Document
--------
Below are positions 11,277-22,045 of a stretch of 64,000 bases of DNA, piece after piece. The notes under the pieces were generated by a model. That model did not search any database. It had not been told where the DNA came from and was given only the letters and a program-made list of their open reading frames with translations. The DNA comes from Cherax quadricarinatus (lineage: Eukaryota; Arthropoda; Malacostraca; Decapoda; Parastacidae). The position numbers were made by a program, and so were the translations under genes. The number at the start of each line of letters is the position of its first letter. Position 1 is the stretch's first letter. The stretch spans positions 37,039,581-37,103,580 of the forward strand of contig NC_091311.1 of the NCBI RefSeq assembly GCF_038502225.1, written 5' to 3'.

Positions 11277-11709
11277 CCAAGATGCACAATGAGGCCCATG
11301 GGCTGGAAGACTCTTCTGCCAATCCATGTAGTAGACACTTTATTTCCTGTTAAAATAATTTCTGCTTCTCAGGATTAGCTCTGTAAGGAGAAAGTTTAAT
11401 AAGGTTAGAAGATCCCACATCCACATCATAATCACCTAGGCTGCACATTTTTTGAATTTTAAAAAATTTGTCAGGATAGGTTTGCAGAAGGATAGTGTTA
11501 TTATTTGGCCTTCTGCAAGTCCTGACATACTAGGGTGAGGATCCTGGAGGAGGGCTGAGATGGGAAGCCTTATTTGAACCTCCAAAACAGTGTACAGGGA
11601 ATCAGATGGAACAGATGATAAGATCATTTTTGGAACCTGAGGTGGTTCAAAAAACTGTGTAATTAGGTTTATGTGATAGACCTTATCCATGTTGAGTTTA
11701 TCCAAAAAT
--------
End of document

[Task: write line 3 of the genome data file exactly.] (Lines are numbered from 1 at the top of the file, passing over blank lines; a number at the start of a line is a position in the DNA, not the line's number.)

11277 CCAAGATGCACAATGAGGCCCATG